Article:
Primary pulmonary hypertension is a disorder in which the arteries that carry blood from the heart to the lungs become restricted, causing the pressure in the lungs to rise above normal levels. The prognosis is grim for children.
Jason never made the trip to Bonita Springs for the bone marrow aspiration or to the Dominican Republic for stem cell therapy. He died on Dec. 13, 2011, in Texas.
Now, the grief-stricken family is trying to get a refund. Bell acknowledges his contract with Regenocyte included a 10 percent cancellation fee, but Bell said he has only received $10,000 back so far.
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After Jason's funeral, Bell called the heart specialist, Dr. Michael Black, who he believed would have been doing his son's bone marrow aspiration. Black, a pediatric cardiac surgeon, was never part of Jason's treatment plan.
"I don't do bone marrow aspirations," said Black, reached by the Daily News in West Palm Beach. "I have no direct relationship with Dr. Grekos. I am strictly a heart surgeon."
He performed surgery on a child from Michigan who suffered from pulmonary hypertension who first had stem cell therapy with Grekos. Black said other patients of his also have seen Grekos.
Interview with Dr. Zannos Grekos
Grekos contests that his office has done ...
The idea is that the stem cell therapy will open the arteries in the lungs to lower the pressure so the patient can have surgery for the heart damage, he said.
"People are looking for a miracle," Black said. "The families are looking for a cure. There's some truth behind the science and whether we are there yet, I'm not sure."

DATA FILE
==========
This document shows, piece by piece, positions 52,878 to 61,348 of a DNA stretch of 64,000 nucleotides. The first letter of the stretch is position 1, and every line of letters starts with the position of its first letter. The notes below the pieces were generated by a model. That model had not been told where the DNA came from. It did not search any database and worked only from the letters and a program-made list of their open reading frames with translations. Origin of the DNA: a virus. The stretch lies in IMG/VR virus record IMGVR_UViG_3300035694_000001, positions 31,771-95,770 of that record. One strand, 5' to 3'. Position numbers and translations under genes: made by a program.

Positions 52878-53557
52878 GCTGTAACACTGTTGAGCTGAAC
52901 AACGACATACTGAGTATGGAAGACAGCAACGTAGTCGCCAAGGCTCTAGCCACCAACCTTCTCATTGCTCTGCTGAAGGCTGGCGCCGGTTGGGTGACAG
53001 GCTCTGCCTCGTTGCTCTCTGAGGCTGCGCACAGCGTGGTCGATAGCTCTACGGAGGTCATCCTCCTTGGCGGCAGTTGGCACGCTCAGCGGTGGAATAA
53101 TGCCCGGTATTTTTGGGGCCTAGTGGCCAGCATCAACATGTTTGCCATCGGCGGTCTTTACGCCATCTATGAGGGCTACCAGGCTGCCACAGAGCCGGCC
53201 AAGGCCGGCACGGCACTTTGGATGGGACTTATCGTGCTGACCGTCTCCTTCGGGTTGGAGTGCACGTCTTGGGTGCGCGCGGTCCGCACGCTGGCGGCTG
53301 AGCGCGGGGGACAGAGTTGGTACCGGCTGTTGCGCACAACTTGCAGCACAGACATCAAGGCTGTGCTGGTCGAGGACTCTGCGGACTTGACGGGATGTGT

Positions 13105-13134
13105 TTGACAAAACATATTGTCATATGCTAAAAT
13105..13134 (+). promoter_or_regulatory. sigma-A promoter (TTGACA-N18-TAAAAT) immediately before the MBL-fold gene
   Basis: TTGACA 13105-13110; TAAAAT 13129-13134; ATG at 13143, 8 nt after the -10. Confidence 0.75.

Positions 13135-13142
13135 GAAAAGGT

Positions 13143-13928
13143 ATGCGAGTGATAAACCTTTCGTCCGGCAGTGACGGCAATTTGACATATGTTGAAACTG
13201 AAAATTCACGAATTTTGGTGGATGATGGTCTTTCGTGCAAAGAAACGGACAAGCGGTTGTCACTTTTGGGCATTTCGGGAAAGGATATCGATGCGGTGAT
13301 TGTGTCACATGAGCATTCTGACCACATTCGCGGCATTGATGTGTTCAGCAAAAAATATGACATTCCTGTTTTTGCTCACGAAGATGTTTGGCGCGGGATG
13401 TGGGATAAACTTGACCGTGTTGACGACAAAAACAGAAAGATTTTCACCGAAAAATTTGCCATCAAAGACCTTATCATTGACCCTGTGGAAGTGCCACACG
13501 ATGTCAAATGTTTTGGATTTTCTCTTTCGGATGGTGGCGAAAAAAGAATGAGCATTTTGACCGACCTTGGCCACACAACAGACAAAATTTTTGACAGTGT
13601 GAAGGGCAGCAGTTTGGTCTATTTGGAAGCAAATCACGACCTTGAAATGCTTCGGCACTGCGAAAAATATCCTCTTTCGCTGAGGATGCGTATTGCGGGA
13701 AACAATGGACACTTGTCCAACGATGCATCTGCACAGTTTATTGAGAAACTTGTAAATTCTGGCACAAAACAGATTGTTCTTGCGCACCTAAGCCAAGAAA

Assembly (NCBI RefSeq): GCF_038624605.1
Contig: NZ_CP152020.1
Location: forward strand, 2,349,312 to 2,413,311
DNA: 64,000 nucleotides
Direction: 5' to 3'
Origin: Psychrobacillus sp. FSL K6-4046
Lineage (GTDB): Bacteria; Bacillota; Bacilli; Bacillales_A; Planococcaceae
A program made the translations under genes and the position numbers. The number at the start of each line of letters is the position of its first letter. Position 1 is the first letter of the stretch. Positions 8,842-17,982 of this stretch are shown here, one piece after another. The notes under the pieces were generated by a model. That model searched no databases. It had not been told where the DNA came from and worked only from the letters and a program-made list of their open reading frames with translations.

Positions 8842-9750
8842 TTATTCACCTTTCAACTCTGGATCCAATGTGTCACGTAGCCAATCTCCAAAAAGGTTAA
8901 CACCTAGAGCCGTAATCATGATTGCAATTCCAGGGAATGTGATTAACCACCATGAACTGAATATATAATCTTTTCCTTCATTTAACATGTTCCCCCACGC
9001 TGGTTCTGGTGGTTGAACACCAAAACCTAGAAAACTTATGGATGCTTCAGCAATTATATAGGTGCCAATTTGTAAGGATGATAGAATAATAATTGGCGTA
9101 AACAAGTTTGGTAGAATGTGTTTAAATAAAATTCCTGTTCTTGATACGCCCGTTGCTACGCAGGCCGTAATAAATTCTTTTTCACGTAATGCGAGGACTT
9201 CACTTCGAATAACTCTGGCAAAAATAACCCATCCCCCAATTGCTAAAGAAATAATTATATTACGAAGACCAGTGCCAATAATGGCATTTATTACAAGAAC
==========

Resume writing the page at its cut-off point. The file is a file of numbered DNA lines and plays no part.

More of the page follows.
The patient from Michigan was Cal Abbo, who was 9 years old when diagnosed with pulmonary hypertension more than three years ago, said Nahla Abbo, the boy's mother.
The first step was the stem cell therapy with Grekos in the Dominican Republic in March 2009, she said.
"He had the therapy and right away my son felt better," she said, adding that she was surprised. Back at school, her son could run between classes and the pressure in his lungs lowered.
That's when she found Black — at the time practicing in California. He was willing to do surgery on her son to close the hole in his heart. The heart surgery was done six months after the stem cell therapy.
She acknowledges that stem cell therapy was a leap of faith. She spoke to Bell family members when they were preparing for Jason to have the treatment."I can tell you I have gotten to know Dr. Grekos over the last two or three years," Abbo said. "I don't think Dr. Grekos is a bad person. I think he has a big heart, especially for children."
From one perspective, Grekos is willing to take a chance to help patients when nobody else in the medical profession will, she said.
But she understands that's no help to the Bell family right now.
Jimmy Bell said he struggles with his emotions.
"I have really struggled with some deep anger for this guy," he said. "I'm not looking to sue. I just want my money. I don't want to think about this. I just want to remember the good times with my son."